IN recent weeks, while the world’s largest glove maker Top Glove Corp Bhd grappled with a Covid-19 outbreak at its staff accommodations in Klang, which led to investigations by the authorities of the group’s operations in five other states, the investor relations (IR) official at another glove company received various enquiries from fund managers seeking assurances that it did not share the same workers’ problems.
Last week, the Ministry of Human Resources opened 19 investigation papers against six companies related to Top Glove for failure to apply for an accommodation certificate from the authorities, which led to the discovery of other offences, including crowded, uncomfortable accommodation and lack of proper ventilation.
The IR official says ESG (environmental, social and governance) concerns have become the norm, more so following the outbreak at Top Glove’s operations in Klang, which led to scrutiny of the glove maker’s staff quarters.
While the palm oil and forestry industries continue to deal with allegations of deforestation and human rights abuses from NGOs on a regular basis, other sectors are now coming under similar pressures. Is ESG now becoming more mainstream?
ESG investing is not entirely new. After all, the FTSE4Good ESG Index was launched in 2014 by Bursa Malaysia but the movement is still seen as nascent in Malaysia.
“The G component, or governance, is not new. Investors have always prized companies with good governance and the starting point for ESG adoption should continue to be governance. The social aspect, or S, is perhaps newer as investors and the public have come to view corporates as having a responsibility towards society beyond just the short-term bottom line,” says Chris Eng, chief strategy officer at Etiqa Insurance & Takaful.
Hence, news of coerced labour is no longer acceptable to investors or customers and the additional social cost will have to be borne by corporates looking to do business with the developed world, he explains.
As the environmental aspect, or E, Eng says this is the newest aspect among corporates and has emerged perhaps over the last 30 years. Before that, the public had deemed it the government’s responsibility.
“There is still a lot of misinformation in this area and also misdirected information that may arise from lobby groups that are acting in the interests of certain competing industries. Nonetheless, there are no saints in the area of corporates and all need to improve on their environmental credentials,” he explains, adding that the palm oil industry, for example, needs to go beyond its current efforts to ensure that companies are compliant with environmental standards.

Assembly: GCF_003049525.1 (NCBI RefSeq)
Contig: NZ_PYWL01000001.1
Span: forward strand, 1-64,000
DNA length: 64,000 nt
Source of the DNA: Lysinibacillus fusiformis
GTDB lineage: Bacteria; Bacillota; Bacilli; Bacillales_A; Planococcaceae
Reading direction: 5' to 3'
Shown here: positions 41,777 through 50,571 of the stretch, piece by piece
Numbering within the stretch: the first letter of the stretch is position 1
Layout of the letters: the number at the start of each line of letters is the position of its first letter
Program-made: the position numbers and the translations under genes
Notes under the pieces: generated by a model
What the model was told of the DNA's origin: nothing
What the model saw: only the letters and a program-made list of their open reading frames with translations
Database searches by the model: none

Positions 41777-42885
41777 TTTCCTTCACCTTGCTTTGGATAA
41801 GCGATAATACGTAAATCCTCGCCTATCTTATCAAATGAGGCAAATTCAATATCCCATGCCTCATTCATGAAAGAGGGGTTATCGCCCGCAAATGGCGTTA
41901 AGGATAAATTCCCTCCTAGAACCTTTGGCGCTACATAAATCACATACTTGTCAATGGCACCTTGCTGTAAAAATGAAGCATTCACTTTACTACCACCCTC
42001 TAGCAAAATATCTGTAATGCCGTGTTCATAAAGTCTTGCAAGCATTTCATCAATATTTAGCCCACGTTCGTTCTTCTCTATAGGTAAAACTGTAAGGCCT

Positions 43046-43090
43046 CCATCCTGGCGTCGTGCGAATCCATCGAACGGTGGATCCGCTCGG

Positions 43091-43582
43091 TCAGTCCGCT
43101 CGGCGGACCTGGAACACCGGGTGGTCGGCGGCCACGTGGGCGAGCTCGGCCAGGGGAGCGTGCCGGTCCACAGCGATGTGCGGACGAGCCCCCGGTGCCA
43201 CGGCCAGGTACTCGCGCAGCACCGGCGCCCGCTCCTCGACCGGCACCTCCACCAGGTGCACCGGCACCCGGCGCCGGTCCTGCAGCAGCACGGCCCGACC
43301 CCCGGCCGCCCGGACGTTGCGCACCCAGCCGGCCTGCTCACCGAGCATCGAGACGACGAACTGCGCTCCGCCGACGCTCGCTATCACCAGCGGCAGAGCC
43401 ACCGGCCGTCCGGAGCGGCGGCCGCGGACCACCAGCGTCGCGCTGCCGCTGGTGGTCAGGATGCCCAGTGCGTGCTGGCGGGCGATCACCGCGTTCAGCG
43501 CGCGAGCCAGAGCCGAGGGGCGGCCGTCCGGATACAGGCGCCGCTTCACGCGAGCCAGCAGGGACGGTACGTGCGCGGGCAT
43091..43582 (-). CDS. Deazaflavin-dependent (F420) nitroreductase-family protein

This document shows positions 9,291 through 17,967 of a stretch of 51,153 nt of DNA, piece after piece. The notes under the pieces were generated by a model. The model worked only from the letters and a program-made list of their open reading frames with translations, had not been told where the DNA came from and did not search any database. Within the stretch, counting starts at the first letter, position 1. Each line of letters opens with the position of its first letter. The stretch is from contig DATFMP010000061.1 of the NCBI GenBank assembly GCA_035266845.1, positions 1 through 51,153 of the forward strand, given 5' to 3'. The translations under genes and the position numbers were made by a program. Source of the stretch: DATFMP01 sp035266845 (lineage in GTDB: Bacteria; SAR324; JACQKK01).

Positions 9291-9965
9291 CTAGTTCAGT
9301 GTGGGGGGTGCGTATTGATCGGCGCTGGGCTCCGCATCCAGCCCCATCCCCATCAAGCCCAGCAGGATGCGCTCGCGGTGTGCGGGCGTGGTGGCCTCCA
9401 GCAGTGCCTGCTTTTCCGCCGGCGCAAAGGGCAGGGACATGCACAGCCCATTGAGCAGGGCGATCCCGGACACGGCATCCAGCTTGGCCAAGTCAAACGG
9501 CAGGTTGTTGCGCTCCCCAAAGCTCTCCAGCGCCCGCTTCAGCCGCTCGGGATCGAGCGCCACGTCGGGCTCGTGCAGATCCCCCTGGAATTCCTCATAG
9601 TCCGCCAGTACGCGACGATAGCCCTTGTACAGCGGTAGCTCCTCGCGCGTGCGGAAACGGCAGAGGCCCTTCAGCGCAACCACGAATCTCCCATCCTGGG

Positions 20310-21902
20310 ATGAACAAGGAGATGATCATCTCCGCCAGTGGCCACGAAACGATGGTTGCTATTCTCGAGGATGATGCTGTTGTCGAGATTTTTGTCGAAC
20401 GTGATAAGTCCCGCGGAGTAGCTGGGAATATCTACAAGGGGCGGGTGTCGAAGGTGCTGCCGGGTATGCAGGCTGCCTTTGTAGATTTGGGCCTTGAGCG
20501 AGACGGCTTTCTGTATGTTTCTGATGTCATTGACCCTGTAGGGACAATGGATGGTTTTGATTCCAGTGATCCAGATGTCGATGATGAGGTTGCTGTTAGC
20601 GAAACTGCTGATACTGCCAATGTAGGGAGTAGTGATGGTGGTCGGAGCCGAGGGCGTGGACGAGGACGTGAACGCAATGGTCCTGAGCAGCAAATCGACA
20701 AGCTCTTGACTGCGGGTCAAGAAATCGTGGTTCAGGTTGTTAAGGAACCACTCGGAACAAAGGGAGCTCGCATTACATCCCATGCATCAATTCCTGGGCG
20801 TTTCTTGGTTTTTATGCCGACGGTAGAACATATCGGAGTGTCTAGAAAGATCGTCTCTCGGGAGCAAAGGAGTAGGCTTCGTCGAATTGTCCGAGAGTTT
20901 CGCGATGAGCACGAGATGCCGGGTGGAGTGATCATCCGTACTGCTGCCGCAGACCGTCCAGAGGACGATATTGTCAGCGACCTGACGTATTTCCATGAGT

Be that as it may, a few things appear to be happening, setting the wheels of ESG investing in motion.
Last month, The Edge reported that the Employees Provident Fund (EPF) would be including, from next month, input from the Sustainable Investment Centre it set up in February as part of the fund’s evaluation of domestic panel brokers. In early November, national oil company Petroliam Nasional Bhd said it aims to become a net zero emitter of greenhouse gases by 2050 and will also increase its investments in renewable energy, making it the first Asian state-owned energy company to announce such a target.
Just last Thursday, Prime Minister Tan Sri Muhyiddin Yassin said the government is preparing to transition to low-carbon energy sources and is drafting a Natural Gas Roadmap as part of the National Energy Policy that will be announced in the first quarter of 2021.
Against this backdrop, reports and conferences on ESG are becoming more frequent.
“[As to] why it’s more topical now, it’s because the pandemic has really made people sit up. That has started the conversation going. Firstly, is our risk register complete and, secondly, was the probability that we attach to these things too low?” asks Datuk Mohammad Faiz Azmi, executive chairman of PwC Malaysia, which launched a report titled “Rethinking ESG in a post-Covid-19 world” last month.
The awareness is occurring across the world as companies react to the pandemic.
“What we’ve been trying to encourage, at least those who are willing to talk about it, is to understand the risks. To manage a business, it’s not just about making money, it’s about saving money. So, understand the risks, understand how those risks apply to your business, and plan to the extent that you can,” Faiz tells The Edge.
However, it is not just about saving money either, although the consequences of not adhering to ESG principles could be costly. The push has been coming from regulators, investors and, increasingly, bankers and financiers as well.
Faiz notes that the pressure from investors has been growing. “We were talking to the chairman of a bank recently and the comment was that they have had to keep specific information in their sustainability statement just to keep one foreign investor happy. That has been increasing … the questionnaires and questions that our companies get when they go on roadshows … so that pressure has been growing,” he says.